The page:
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Mary Zaunbrecher

July 9th, 2018

Art Therapy in the Wilderness: Promoting Growth through Creative Expression

Mary Zaunbrecher, MS, LPC | Clinical Therapist

 

Art Therapy - Mary Z. Open Sky Wilderness Therapy

Art therapy is the use of artistic media and creative expression to identify and communicate feelings, thoughts, and beliefs. At Open Sky Wilderness Therapy, this type of self-expression is a valuable tool for students as they begin to explore and work through the issues that brought them to wilderness therapy in the first place. Art therapy makes use of the creation process to foster awareness, encourage emotional growth and enhance relationships with others. The basic premise is that expressive arts therapy allows an individual to explore his or her identity, improve nonverbal communication skills and gain insight into thoughts, patterns and behaviors.

One of the reasons I enjoy using art therapy in the field is that it puts the power in the students’ hands. They are in control of their own process by creating a unique piece of art and choosing how much to share about the intention and process behind it. Later in the student’s stay, we can re-visit the piece of art and use it to deepen the conversation as the student begins to grow and think of their art in new ways.

It’s about the process, not the result

Art therapy can be helpful because it begins as a nonverbal way of exploring one’s struggles and tapping into the deeper work. In general, art therapy benefits the following general areas:

  • Self-exploration: The process of getting in touch with thoughts, feelings and past experiences through the use of different mediums, which may help to slow down and increase self-reflection.
  • Personal fulfillment: The creation of something tangible can build confidence and nurture feelings of self-worth, while the analytical components of the process can foster increased therapeutic growth and fulfillment.
  • Empowerment: Art therapy can help individuals visually express emotions and fears that they were unable to articulate through conventional means. This can provide a sense of power over feelings that might have previously led to overwhelm or stress.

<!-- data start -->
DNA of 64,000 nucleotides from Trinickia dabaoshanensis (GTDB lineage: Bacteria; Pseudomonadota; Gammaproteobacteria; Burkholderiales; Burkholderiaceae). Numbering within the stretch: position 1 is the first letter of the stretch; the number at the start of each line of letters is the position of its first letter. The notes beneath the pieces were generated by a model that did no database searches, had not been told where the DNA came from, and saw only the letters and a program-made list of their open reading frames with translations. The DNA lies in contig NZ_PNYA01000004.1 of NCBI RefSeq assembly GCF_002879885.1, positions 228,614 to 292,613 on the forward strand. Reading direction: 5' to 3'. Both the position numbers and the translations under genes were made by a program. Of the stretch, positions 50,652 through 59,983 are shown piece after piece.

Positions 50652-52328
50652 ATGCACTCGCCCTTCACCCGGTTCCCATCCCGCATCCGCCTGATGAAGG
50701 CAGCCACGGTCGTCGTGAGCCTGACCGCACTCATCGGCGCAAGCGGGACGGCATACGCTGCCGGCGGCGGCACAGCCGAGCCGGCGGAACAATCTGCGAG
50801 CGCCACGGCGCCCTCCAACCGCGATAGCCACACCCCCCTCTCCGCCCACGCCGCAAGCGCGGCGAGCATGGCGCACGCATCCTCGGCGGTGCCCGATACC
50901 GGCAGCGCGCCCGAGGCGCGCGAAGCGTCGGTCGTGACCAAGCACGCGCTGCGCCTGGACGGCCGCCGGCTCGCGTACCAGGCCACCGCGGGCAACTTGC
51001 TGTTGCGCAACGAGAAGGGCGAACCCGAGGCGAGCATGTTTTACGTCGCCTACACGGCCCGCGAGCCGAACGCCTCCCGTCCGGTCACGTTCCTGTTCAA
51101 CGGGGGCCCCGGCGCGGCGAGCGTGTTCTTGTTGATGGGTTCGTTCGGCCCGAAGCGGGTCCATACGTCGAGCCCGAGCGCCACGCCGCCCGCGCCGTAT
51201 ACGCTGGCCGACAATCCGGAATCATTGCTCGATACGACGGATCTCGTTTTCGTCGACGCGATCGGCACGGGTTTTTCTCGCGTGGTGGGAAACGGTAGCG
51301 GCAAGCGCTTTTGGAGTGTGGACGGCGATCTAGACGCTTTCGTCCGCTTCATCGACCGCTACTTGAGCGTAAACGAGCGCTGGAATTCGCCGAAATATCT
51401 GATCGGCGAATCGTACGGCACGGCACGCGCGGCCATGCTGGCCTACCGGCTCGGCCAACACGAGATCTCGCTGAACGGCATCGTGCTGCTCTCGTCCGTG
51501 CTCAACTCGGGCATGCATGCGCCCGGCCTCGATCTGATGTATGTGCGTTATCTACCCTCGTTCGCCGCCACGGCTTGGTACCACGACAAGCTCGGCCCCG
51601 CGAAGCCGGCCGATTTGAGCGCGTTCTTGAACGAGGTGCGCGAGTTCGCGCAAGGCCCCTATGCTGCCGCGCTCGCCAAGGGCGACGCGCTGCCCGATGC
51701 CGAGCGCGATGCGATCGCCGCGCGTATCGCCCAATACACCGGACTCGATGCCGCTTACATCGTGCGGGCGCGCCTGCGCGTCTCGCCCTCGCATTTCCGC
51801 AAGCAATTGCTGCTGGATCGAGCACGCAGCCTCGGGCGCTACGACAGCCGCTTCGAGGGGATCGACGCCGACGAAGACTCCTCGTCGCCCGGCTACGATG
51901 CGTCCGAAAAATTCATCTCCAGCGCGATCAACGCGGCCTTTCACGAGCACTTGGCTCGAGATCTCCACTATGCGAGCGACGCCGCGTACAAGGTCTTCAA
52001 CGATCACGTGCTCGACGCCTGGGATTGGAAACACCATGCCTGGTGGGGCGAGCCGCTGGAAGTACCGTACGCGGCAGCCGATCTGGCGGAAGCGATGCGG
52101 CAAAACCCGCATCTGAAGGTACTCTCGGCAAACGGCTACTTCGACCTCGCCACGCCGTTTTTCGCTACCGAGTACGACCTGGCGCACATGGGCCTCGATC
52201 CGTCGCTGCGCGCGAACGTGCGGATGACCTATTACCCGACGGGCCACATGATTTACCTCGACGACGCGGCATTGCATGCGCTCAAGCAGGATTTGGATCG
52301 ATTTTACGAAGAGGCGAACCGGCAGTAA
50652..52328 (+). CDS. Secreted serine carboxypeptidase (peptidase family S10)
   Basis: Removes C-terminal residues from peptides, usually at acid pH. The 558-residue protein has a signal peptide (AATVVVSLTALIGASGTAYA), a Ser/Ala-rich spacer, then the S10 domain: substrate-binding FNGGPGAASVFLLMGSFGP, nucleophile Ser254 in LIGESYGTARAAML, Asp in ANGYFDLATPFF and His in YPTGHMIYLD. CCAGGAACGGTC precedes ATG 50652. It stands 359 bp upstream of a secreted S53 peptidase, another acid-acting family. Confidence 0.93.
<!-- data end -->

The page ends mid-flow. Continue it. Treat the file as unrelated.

• Relaxation and stress relief: Whether used alone or in combination with other relaxation techniques such as guided imagery, art therapy can be a potent stress reliever.
  • Symptom relief and physical rehabilitation: Art therapy can help individuals cope with pain and promote physiological healing by identifying and working through emotional stressors that might affect one’s physical health, such as stress and anxiety.
  • Developmental growth: Art therapy can improve motor skills and cognitive functioning.
  • Social growth: Through expressive arts therapy, students gain awareness and can explore new ways of being in relationship. Art therapy can also build interpersonal skills when used in groups, to address conflict, communication issues, or other themes.Art Therapy 2 - Mary Z. Open Sky Wilderness Therapy

Which students benefit from art therapy?

Art therapy can be tailored to fit any individual’s needs. We can choose from a variety of media depending on what resonates with the student. Some forms I’ve seen Open Sky students utilize include: songwriting, dance, drama, drawing, or creating a piece from materials they’ve harvested from the natural world around them.  Whichever medium is used, we can then go further and individualize the topic and complexity of therapy. Perhaps the art becomes a symbol of their struggle with self-harm, substance abuse, or broken relationships. Maybe the focus shifts to the creative process itself as a way to understand the student’s deeper emotional work from a new perspective. Each time I engage a student in art therapy, it is always individualized and person-centered.

Some students haven’t developed the ability to verbally articulate what is going on internally. This may be because they aren’t able to identify emotions or don’t have the language to describe them. Some are simply uncomfortable with or resistant to traditional talk therapy and struggle with opening up.